With 54 countries and thus a large representation at the United Nations (UN), Africa has real diplomatic relevance for a country like Israel whose Prime Minister Benyamin Netanyahu said that “the possibility of changing (its) direction and attitude toward Israel would be a strategic change” – possibly including Israel’s return as an observer to the African Union (AU). On July 4-7, 2016, Netanyahu visited Uganda, Kenya, Rwanda, Ethiopia and attended an East African Community (EAC) – a market size of 146 million people – and a Regional Counter-Terrorism summit in Kampala with 7 African leaders including South Sudan’s, Tanzania’s and Zambia’s.
The unprecedented trip took place, after then Foreign Minister Avigdor Lieberman visited 5 African countries in 2014, within the framework of an effort aimed at convincing Africa that renewed cooperation with Israel – the “startup nation” – can bring profitable business opportunities too. While attending bilateral business forums in Kenya and Ethiopia with an Israeli delegation composed of around 80 entrepreneurs from over 50 companies mainly in the agriculture, water, communications and homeland security sectors, Netanyahu urged Israelis to invest in Africa, hoping a boost in Israeli exports as a result.
In Nairobi, around 100 Kenyan companies and officials held “fruitful meetings” with their Israeli counterparts and welcomed the opening soon of an Israeli commercial attaché’s office. Also, the Israeli government announced an initiative worth USD 13 million to promote Israel-Africa trade. Netanyahu’s diplomatic move came after a visit in March 2016 by Israeli MFA Director Dore Gold to South Africa, the country that with Muammar Gaddafi’s Libya helped deprive Israel of its AU observer status in 2002.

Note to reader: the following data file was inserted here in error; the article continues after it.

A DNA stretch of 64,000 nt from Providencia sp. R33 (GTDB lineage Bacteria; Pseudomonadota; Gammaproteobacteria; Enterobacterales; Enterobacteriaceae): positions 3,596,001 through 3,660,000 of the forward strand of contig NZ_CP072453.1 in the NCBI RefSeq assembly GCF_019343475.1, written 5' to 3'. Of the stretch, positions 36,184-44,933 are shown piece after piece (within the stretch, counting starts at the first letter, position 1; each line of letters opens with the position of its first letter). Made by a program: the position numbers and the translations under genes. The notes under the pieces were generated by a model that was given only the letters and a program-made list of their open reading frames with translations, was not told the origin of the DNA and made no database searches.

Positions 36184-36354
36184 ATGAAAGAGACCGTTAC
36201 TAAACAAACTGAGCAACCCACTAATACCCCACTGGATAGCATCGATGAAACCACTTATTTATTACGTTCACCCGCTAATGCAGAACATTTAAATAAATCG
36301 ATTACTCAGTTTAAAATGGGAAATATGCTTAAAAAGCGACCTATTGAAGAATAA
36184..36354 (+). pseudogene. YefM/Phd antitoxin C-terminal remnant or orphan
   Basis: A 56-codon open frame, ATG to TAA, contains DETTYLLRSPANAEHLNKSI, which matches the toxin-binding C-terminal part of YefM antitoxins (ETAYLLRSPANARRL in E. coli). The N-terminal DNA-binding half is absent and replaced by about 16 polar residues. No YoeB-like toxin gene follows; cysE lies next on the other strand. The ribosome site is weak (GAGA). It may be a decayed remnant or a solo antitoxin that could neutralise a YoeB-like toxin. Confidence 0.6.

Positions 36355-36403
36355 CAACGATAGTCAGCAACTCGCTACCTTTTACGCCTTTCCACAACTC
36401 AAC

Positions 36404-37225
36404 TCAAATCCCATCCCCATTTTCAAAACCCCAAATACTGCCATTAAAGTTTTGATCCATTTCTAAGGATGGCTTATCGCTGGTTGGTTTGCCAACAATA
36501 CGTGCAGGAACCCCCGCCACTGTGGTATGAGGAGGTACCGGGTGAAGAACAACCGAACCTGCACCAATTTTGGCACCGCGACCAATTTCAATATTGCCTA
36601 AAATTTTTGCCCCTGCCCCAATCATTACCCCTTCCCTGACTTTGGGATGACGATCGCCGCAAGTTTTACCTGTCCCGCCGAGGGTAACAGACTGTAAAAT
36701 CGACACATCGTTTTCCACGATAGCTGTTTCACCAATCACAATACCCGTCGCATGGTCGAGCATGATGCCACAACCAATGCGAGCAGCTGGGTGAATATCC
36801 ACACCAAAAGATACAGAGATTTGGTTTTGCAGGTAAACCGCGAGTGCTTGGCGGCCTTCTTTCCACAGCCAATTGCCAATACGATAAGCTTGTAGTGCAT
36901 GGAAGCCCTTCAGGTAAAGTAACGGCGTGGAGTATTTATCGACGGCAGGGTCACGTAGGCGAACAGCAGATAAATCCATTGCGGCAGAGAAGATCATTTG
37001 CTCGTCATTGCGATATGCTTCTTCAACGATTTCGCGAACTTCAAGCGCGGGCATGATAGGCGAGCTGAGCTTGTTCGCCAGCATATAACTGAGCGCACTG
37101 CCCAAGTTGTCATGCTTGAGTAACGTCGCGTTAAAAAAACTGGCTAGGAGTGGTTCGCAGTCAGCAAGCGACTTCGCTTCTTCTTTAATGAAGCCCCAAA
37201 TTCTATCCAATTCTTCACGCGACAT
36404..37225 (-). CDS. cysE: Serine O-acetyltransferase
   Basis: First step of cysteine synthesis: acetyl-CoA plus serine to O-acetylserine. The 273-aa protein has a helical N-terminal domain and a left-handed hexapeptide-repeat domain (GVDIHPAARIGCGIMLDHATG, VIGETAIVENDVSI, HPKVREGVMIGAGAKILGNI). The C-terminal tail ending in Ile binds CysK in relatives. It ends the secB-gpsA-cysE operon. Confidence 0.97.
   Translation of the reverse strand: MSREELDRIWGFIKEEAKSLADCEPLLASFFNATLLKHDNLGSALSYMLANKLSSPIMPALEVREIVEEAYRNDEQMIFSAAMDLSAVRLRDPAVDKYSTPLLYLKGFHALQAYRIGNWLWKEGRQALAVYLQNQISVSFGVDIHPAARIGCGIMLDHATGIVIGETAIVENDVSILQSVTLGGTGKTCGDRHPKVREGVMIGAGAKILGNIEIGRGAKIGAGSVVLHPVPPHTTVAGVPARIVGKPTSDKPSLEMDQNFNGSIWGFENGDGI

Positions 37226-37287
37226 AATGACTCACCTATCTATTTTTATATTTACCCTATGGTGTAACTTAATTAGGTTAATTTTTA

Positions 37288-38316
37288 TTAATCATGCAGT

More globally, Netanyahu seeks to improve Israel’s international standing despite an ongoing stalemate with the Palestinian Authority and to shift some Israeli interests toward Africa considering that Europe’s becoming a more difficult and a less friendly environment. In February 2016, the Israeli parliament – Knesset – launched a caucus for Israel-Africa relations and Israel’s Agency for International Development Cooperation (MASHAV) reaffirmed Africa as a priority continent with a special focus on the Horn of Africa. In absence of any official figure, Cyceon has valued Israel-Africa trade at a total between USD 855 million and USD 1.22 billion with South Africa as largest customer.